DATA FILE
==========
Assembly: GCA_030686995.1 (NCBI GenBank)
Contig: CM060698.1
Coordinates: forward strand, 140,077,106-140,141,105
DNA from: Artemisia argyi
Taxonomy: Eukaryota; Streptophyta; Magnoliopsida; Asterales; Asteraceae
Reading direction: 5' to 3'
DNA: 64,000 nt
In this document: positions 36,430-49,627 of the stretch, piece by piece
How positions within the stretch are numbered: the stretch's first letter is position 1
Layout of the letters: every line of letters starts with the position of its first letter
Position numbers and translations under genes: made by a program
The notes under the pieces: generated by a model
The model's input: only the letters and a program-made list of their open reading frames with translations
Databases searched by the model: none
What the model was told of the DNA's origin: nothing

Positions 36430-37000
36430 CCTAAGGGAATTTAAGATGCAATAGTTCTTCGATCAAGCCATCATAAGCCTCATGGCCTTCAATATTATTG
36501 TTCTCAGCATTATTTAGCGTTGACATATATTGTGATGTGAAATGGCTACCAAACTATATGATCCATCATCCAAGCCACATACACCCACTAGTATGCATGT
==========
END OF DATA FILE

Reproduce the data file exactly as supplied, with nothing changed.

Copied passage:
Assembly: GCA_030686995.1 (NCBI GenBank)
Contig: CM060698.1
Coordinates: forward strand, 140,077,106-140,141,105
DNA from: Artemisia argyi
Taxonomy: Eukaryota; Streptophyta; Magnoliopsida; Asterales; Asteraceae
Reading direction: 5' to 3'
DNA: 64,000 nt
In this document: positions 36,430-49,627 of the stretch, piece by piece
How positions within the stretch are numbered: the stretch's first letter is position 1
Layout of the letters: every line of letters starts with the position of its first letter
Position numbers and translations under genes: made by a program
The notes under the pieces: generated by a model
The model's input: only the letters and a program-made list of their open reading frames with translations
Databases searched by the model: none
What the model was told of the DNA's origin: nothing

Positions 36430-37000
36430 CCTAAGGGAATTTAAGATGCAATAGTTCTTCGATCAAGCCATCATAAGCCTCATGGCCTTCAATATTATTG
36501 TTCTCAGCATTATTTAGCGTTGACATATATTGTGATGTGAAATGGCTACCAAACTATATGATCCATCATCCAAGCCACATACACCCACTAGTATGCATGT